Coal brought people to marfork hollow in the Appalachian Mountains of southern West Virginia. And it was coal, or rather a different way of mining it, that finally drove the people away. The last to leave was Judy Bonds.
A coal miner's daughter whose roots here go back nine generations, Bonds packed up her family and fled when she could no longer tolerate the blasting that rattled her windows, the coal soot that she suspected was clotting her grandson's lungs, and the blackwater spills that bellied-up fish in a nearby stream. Retreating to the town of Rock Creek, a few miles downstream, Bonds joined Coal River Mountain Watch, a citizens group determined to oppose surface-mining abuses.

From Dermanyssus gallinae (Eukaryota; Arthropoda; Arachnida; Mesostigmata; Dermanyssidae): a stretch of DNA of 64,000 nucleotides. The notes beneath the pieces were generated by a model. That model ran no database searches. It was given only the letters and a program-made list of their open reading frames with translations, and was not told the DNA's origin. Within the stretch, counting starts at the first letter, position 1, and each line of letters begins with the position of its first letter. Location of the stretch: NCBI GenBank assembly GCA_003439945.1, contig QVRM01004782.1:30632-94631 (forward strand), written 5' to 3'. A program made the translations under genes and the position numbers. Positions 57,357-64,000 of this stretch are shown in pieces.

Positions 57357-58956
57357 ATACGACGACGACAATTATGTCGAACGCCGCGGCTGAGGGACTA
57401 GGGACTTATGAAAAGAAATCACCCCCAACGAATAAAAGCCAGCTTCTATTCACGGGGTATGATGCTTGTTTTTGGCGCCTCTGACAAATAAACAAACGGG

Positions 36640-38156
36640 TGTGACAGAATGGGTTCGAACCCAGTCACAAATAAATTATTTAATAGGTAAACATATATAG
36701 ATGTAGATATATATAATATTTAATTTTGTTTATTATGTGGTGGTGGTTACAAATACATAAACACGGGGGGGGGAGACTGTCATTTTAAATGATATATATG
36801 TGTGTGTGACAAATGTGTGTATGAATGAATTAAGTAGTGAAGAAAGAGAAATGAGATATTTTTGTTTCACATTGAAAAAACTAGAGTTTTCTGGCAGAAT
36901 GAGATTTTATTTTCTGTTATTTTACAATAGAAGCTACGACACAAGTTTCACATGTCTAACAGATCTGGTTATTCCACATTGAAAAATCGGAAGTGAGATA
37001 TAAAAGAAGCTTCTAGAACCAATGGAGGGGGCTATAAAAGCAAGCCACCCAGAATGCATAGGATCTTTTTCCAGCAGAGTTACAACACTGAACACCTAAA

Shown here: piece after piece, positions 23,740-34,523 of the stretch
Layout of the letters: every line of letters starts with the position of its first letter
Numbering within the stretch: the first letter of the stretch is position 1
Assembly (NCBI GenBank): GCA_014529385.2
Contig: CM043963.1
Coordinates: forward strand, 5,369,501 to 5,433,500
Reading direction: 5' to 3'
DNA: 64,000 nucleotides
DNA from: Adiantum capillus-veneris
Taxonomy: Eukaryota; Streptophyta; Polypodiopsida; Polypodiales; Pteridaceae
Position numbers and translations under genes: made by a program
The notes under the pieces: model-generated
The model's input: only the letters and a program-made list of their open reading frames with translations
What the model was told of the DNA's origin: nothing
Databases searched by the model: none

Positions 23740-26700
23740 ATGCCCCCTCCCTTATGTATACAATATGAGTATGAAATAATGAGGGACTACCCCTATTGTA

In the years since Bonds moved, coal companies have turned to an even more aggressive mining process known as mountaintop removal. After clear-cutting a peak's forest, miners shatter its rock with high explosives. Then they scoop up the rubble in giant draglines and dump the overburden, as they call it, into a conveniently located hollow, or valley. The method was first tested in Kentucky and West Virginia in the late 1970s and has since spread to parts of Tennessee and Virginia.